Although there were frequent procedural objections from the floor by Moyowasifza-Curry, Stein easily won the nomination. The platform that, among other things, calls for reparations for African Americans, passed with little debate and only one dissenting vote.

The Ecological Economics amendment placed the Green Party firmly on the record as a Left eco-socialist party, reading in part: “…The Green Party seeks to build an alternative economic system based on ecology and decentralization of power, an alternative that rejects both the capitalist system that maintains private ownership over almost all production as well as the state-socialist system that assumes control over industries without democratic, local decision making…” and “…“addresses the economic inequalities, social inequalities, and productivism of both capitalism and state socialism and emphasizes grassroots democracy in the workplace.”

The platform also included the Green Party’s commitment to election integrity, calling for the end to all privately-owned proprietary computer codes in the U.S. electronic voting process.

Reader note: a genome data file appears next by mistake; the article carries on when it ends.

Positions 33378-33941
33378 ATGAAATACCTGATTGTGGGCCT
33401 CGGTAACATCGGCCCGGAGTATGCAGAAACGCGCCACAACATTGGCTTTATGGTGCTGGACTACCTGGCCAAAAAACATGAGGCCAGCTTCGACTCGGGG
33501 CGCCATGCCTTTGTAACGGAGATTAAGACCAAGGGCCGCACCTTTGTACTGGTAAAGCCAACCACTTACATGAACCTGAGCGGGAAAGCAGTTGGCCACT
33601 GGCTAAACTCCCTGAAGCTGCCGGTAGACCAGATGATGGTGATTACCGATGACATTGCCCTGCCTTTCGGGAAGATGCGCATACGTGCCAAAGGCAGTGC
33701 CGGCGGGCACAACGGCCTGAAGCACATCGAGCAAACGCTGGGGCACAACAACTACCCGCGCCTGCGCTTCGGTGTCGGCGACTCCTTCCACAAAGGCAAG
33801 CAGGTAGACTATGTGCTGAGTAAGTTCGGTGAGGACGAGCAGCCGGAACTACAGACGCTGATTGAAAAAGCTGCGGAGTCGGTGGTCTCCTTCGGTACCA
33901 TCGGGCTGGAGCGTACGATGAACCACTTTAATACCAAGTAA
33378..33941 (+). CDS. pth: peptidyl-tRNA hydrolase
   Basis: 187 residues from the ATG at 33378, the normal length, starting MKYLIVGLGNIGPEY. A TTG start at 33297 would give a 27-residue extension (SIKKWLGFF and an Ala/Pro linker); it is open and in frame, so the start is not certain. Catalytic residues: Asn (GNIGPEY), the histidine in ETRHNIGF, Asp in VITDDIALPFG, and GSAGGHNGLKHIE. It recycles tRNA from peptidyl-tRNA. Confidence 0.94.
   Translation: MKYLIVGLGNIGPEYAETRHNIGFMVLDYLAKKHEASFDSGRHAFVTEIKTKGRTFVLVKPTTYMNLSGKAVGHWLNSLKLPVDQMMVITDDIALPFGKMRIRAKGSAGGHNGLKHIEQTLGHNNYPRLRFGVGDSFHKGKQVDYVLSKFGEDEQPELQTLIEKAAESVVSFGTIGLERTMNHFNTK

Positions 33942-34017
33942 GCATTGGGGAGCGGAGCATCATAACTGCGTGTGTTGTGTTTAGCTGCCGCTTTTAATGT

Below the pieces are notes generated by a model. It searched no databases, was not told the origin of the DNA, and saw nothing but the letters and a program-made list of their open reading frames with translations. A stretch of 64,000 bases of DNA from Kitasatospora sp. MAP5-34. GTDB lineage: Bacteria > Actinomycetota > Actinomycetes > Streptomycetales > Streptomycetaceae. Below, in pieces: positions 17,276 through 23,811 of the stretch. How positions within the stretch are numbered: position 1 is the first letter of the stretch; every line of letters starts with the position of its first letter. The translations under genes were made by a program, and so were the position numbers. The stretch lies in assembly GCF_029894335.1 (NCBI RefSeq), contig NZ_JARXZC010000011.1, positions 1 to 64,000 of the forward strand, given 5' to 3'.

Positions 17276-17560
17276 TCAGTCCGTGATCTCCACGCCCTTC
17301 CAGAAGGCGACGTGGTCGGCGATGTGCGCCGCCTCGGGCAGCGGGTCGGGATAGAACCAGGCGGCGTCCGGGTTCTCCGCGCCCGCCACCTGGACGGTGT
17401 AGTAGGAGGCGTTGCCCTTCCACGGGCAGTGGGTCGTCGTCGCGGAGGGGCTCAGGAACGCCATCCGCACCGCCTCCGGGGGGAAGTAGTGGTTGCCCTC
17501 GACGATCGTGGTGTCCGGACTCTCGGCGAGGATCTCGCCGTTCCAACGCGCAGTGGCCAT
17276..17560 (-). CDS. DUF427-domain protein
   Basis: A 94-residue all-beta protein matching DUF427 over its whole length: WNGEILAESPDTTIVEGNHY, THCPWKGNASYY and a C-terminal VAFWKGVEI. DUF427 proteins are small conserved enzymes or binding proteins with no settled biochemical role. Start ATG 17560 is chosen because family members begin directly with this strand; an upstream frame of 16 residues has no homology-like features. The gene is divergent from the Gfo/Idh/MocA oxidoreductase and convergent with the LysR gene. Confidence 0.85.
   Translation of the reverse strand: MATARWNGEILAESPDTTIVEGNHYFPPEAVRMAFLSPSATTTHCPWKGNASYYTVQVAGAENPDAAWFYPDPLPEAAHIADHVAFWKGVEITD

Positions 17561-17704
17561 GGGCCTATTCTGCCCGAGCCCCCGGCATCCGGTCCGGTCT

A highlight of the convention was a livestream by Julian Assange from the Ecuadorian Embassy in Britain. He spoke to the crowd about movements like the Green Party and how they keep American politics “honest.” He repeated his assertion that asking people to vote between Trump and Clinton is like asking people to choose between “cholera and gonorrhea.” Both Assange and West argued that the legendary “triangulation” of the Clintons, while they govern from the corporate center, is fanning the flames of right-wing takeovers to hold the Left at bay.